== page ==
BY GB OGBOWA GBOWA
The Founder of the National Association of Government Approved Freight Forwarders (NAGAFF), Dr. Boniface Aniebonam, has backed the move by terminal operators to increase storage charges at the nation’s seaports.
The NAGAFF position is coming on the heels of the approval of the proposed increase in storage charges by terminal operators by the port economic regulator, Nigerian Shippers’ Council (NSC), reportedly to discourage the use of the ports and terminals as storage facilities.
In a statement issued Thursday by Aniebonam, the NAGAFF Founder said the removal of fuel subsidy by the Federal Government, high cost of diesel and declining value of the naira has imposed high operating cost port operational businesses, thereby necessitating an increase in charges.
The statement reads: “The truth of the matter is straightforward and unambiguous for us to understand that the operational cost of the terminal operators have increased due to the removal of fuel subsidy. Therefore the urgent need for them to break even as business enterprises cannot be over-emphasised.
“What shall be most appropriate at the moment is for the Nigeria Shippers Council to call for an emergency meeting of the stakeholders and the terminal operators to seat and work out a competitive price increase that is reasonable and affordable,” he said.
Going forward, Aniebonam counseled freight forwarders to show understanding and to support the system to overcome the present economic hardship in the country.
“Whatever it may be, it is my belief that this is the time for sacrifices and hard work if we must come out from the present economic hardship in our country. I therefore appeal to freight forwarding practitioners to exercise restraint and cooperate with the government authority to broker the unrest for the peace of the ports. Dialogue, consultation and communication are the ways going forward in conflict resolution other than violence.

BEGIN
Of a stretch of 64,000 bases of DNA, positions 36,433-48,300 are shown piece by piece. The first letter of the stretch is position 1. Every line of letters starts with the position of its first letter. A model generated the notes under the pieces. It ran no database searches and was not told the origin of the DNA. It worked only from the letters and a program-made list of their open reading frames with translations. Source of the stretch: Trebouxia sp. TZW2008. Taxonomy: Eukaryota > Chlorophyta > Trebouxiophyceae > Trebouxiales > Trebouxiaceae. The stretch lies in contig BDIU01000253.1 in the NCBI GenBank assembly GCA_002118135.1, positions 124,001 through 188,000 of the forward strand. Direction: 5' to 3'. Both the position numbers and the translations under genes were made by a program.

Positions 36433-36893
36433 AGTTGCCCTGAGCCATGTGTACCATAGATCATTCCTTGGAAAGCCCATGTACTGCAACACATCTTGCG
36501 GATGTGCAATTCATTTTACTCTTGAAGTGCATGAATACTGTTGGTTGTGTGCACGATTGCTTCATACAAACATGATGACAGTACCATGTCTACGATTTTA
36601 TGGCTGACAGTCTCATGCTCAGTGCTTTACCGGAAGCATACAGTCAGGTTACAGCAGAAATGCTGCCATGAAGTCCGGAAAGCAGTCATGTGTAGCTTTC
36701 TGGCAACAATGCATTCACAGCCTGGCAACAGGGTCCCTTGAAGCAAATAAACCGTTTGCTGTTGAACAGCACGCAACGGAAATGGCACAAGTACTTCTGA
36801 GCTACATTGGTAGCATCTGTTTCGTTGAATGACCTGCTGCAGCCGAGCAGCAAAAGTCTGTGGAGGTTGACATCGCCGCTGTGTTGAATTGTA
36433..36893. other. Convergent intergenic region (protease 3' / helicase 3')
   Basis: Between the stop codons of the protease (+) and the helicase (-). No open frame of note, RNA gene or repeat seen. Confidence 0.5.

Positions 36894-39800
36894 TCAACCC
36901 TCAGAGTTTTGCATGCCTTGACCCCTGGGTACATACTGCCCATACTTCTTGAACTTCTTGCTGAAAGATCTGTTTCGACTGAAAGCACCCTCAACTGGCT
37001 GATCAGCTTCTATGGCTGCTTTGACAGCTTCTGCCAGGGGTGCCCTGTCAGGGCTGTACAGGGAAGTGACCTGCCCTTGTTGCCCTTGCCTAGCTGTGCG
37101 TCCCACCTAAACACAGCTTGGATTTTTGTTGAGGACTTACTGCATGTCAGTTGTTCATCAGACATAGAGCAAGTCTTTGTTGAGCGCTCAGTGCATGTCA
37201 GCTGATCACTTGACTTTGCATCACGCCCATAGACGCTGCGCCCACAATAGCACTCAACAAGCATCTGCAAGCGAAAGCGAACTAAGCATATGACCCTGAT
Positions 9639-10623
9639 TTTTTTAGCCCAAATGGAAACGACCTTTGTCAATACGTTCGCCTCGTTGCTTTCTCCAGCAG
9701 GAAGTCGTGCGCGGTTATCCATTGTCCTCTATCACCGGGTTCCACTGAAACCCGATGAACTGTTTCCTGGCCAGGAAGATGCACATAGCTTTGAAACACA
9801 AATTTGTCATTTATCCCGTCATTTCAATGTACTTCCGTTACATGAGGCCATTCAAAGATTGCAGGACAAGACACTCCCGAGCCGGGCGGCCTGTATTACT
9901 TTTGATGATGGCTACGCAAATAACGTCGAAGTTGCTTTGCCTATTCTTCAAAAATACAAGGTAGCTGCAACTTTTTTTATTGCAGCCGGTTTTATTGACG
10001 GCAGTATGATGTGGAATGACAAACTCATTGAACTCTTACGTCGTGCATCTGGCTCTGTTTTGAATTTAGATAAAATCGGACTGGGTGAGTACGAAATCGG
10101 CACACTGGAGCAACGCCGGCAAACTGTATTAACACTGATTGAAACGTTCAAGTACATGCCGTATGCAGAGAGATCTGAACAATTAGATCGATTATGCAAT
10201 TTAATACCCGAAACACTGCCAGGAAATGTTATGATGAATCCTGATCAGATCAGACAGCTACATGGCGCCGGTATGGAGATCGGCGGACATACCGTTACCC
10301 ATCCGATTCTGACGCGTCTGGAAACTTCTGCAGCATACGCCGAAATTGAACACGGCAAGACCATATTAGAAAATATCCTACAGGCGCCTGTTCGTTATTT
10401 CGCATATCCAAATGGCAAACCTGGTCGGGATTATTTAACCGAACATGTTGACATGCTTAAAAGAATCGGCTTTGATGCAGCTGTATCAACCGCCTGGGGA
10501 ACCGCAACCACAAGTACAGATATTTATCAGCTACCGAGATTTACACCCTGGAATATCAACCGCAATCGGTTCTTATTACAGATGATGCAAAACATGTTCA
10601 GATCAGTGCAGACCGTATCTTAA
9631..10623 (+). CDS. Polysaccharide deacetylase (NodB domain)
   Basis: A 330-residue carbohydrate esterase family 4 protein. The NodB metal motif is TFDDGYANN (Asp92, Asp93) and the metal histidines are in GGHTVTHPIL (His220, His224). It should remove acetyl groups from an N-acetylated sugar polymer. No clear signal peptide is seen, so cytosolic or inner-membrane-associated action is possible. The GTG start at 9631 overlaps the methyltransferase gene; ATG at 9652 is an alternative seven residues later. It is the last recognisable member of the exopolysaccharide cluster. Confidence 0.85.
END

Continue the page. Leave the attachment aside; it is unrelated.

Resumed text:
“It is also very important that terminal operators should always seek approval of increase in charges from the appropriate authority in the transportation ministry and due consultation with the stakeholders. We share their difficulties like any other in Nigeria.”
He also harped on the need for the two leading freight forwarding associations, the Association of Nigerian Licensed Customs Agents (ANLCA) and NAGAFF to work together to promote peace and harmony in the maritime industry.
It will also be recalled that the leadership of the Association of Nigerian Licensed Customs Agents (ANLCA) led by its National President, Mr Emenike Nwokeoji at a meeting with representatives of the umbrella body of terminal operators, the Seaport Terminal Owners Association of Nigeria (STOAN) had reportedly also shown understanding for the proposed hike in service charge; even though the leadership of ANLCA was believed to have pleaded with STOAN to stay action on the implementation of the increment pending when the freight forwarding community have been properly briefed and carried along in the change.
Earlier, former ANLCA Acting National President, Dr. Kayode Farinto had also explained the purported inevitability of the fee hike in response to the rising cost of diesel, declining value of the naira and high rate of inflation, among other factors.
In a statement attributed to him, Farinto said, “We all know that the indices of working in the port now are not as it used to be and things have changed. The terminal operators too are Nigerians and if we juxtapose what is happening vis-a-vis the fact that there has been increment in prices of fuel and the dollar has risen, so there has to be a rise in their charges too. We are in an era where you cannot predict the dollar and these people are rendering services so it becomes inevitable for them to increase.
“Nobody should be criticised for that. But I want to commend them because they are coming late in increasing their charges because I know that if it were to be the old operators, they would have increased the charges but they took their time before they did this. There is nothing anyone can do about it.”
This is even as he charged the federal government to repair the dilapidated port access roads to reduce the hardship faced by importers and their agents.